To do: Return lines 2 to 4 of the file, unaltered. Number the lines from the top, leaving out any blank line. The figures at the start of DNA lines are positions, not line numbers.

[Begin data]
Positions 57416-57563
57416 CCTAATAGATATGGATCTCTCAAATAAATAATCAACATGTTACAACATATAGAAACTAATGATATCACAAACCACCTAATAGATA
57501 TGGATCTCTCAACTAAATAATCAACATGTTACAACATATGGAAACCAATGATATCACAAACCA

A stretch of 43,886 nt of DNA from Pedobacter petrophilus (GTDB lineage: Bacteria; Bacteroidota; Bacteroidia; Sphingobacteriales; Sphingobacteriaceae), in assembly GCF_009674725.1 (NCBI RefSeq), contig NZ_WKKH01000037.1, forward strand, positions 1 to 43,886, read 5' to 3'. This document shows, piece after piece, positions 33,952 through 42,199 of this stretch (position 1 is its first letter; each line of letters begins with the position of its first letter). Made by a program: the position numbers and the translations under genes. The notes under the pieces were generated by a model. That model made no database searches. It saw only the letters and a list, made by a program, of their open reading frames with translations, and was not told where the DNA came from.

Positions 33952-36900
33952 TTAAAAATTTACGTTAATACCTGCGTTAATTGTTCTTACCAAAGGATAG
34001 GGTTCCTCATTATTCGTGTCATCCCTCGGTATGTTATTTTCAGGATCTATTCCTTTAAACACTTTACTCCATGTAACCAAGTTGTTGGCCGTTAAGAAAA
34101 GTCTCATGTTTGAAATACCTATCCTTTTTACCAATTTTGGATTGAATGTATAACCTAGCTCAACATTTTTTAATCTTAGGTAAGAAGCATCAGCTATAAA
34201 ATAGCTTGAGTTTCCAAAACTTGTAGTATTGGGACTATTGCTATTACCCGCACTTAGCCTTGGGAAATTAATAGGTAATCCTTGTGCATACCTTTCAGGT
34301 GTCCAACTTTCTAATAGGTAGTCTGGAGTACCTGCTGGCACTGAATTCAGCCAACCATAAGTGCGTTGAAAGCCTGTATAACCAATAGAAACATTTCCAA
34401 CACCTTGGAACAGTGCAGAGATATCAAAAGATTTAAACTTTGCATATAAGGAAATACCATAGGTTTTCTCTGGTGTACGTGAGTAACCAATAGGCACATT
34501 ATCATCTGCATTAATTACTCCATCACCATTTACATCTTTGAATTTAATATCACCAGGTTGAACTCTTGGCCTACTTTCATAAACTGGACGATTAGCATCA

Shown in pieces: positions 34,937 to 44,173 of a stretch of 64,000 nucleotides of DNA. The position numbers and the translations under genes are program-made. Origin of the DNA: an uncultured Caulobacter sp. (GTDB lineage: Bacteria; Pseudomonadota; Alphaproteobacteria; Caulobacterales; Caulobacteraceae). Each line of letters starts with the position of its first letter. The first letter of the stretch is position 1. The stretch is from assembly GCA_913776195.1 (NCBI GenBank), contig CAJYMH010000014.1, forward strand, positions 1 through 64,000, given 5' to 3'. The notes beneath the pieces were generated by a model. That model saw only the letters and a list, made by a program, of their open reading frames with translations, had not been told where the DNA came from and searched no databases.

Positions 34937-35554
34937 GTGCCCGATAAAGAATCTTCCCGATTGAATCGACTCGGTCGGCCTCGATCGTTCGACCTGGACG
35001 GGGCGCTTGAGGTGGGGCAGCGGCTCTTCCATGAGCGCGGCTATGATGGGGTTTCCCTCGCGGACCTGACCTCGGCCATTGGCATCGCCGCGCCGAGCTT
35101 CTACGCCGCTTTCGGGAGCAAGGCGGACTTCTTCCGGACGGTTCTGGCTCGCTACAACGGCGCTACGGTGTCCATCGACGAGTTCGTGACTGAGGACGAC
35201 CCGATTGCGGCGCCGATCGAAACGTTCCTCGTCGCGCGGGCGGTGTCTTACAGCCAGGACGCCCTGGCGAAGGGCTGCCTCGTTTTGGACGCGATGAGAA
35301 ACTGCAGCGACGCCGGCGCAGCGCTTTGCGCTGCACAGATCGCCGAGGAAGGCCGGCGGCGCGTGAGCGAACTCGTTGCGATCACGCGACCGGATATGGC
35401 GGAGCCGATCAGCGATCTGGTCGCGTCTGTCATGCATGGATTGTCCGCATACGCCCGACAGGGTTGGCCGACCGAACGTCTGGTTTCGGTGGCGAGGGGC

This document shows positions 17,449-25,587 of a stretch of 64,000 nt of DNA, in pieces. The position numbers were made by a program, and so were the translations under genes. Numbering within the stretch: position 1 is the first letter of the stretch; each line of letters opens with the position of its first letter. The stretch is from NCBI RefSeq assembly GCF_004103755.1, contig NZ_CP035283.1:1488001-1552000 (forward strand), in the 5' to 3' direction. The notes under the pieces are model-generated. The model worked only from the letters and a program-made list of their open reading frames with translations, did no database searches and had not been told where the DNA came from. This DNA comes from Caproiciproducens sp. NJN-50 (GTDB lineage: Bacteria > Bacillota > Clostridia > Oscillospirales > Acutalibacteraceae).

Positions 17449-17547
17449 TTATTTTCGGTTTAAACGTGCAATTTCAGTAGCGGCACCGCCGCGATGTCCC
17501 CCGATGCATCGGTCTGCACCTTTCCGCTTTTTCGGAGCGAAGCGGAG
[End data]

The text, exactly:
57416 CCTAATAGATATGGATCTCTCAAATAAATAATCAACATGTTACAACATATAGAAACTAATGATATCACAAACCACCTAATAGATA
57501 TGGATCTCTCAACTAAATAATCAACATGTTACAACATATGGAAACCAATGATATCACAAACCA

A stretch of 43,886 nt of DNA from Pedobacter petrophilus (GTDB lineage: Bacteria; Bacteroidota; Bacteroidia; Sphingobacteriales; Sphingobacteriaceae), in assembly GCF_009674725.1 (NCBI RefSeq), contig NZ_WKKH01000037.1, forward strand, positions 1 to 43,886, read 5' to 3'. This document shows, piece after piece, positions 33,952 through 42,199 of this stretch (position 1 is its first letter; each line of letters begins with the position of its first letter). Made by a program: the position numbers and the translations under genes. The notes under the pieces were generated by a model. That model made no database searches. It saw only the letters and a list, made by a program, of their open reading frames with translations, and was not told where the DNA came from.